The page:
The woodwind section.

Woodwind instruments include clarinets, oboes, flutes, and bassoons. We can think of this section as the folate cycle, because woodwind instruments add volume and provide additional musical lines to complement the string section, just like the folate cycle and MTHFR enzyme hum along to create the active version of folate (5-MTHF).

The brass section. 

Brass instruments include trumpets, trombones, tubas, and horns. The sounds that project from the brass section can be best described as bright and piercing, which is why they make a great representation of the methionine cycle.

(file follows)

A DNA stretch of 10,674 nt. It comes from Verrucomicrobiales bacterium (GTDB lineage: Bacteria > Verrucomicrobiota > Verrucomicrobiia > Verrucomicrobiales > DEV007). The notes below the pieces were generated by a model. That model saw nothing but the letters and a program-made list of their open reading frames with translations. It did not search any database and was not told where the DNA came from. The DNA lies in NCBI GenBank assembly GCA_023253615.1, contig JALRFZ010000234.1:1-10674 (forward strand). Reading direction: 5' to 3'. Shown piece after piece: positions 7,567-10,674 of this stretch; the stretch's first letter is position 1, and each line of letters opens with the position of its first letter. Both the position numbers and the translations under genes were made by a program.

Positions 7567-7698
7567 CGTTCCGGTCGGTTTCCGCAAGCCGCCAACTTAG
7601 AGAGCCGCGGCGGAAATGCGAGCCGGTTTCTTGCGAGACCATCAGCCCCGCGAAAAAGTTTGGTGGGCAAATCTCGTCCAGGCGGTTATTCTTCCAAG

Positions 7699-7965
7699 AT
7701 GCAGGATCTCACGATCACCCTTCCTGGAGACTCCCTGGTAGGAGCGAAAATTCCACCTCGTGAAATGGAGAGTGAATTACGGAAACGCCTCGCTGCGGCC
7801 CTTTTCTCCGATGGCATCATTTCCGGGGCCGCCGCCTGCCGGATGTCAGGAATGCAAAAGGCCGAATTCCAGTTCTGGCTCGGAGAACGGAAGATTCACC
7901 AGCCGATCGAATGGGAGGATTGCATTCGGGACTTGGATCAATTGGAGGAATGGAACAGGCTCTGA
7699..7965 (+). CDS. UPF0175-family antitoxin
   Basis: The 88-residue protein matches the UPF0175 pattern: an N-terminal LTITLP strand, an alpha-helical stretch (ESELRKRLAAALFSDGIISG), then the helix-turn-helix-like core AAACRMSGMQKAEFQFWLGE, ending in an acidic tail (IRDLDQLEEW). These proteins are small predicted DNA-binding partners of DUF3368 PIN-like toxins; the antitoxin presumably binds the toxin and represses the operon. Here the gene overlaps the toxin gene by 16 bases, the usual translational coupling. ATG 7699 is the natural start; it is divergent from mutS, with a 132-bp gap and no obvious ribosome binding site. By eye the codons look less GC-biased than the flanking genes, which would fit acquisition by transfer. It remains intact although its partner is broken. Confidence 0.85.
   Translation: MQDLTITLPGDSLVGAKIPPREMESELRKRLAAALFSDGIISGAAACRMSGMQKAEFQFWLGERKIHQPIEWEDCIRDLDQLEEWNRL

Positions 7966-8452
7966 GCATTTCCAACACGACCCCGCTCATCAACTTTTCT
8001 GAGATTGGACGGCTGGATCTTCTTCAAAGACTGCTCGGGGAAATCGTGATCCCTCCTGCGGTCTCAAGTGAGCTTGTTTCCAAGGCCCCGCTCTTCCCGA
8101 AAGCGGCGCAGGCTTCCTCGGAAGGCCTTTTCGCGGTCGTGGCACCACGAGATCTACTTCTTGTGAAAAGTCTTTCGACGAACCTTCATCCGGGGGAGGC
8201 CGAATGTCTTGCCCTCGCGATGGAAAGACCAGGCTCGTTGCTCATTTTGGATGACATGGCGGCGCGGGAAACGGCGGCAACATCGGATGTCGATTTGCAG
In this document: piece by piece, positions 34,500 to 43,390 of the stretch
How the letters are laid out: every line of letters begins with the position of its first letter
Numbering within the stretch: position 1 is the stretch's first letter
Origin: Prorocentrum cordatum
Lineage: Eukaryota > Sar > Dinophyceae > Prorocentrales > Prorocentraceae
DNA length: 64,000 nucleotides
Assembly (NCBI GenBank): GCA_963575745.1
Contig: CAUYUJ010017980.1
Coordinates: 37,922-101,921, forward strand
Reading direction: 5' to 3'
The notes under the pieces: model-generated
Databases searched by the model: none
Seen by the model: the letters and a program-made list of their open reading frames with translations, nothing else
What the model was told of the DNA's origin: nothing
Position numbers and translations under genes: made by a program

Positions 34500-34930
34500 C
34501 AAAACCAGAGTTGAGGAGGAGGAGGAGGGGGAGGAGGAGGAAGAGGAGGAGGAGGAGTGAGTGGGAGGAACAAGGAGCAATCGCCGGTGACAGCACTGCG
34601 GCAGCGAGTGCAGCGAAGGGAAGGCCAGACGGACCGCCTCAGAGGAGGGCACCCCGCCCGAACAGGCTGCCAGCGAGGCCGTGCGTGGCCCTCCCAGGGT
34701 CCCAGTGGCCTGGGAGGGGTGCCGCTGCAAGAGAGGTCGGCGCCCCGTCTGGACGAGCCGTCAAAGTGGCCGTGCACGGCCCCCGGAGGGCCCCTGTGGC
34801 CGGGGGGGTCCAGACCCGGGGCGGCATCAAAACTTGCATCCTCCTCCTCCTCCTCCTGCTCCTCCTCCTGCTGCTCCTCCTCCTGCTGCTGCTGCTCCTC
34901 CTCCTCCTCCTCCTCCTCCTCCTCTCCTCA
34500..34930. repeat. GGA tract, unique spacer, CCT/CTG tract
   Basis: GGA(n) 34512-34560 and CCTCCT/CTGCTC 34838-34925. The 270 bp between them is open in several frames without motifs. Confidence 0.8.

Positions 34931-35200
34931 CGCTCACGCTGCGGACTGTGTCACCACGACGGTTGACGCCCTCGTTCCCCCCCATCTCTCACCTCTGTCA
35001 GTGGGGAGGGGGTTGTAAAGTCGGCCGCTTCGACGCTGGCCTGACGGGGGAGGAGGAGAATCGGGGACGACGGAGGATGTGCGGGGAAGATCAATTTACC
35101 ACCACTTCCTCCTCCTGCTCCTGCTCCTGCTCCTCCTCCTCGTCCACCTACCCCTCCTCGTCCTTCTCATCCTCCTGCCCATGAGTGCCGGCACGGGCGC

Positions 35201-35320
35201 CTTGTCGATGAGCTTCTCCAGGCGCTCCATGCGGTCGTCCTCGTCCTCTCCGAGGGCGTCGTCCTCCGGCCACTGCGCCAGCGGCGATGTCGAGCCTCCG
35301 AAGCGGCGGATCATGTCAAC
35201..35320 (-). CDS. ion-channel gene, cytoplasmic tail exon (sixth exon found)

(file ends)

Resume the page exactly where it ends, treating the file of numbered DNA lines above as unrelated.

Like the energetic brass instruments in an orchestra, the amino acid homocysteine is actively transformed (with the critical help of active 5-MTHF folate) into the amino acid methionine.* Ferira shares, "This junction is a climax in the methionine cycle, much like a brass instrument such as the trumpet might confidently call out with a bold musical motif, signifying a turning point or climax of the symphony."

Indeed, this homocysteine-to-methionine conversion is the central, climactic theme in a healthy methionine cycle that goes on to fuel SAM-e and ultimately methylation in every cell. 

The percussion section.

Percussion instruments include a variety of drums, tympani, marimba, xylophones, gongs, chimes, tambourines, triangles, and more (even the piano!). To play percussion instruments well, precision is key.

"Executing complex rhythms is a nonnegotiable skill for percussionists," emphasizes Ferira. "Can you imagine a percussionist with no rhythm? It's funny." In stark contrast, "a methylation cycle that's off beat? Not funny at all."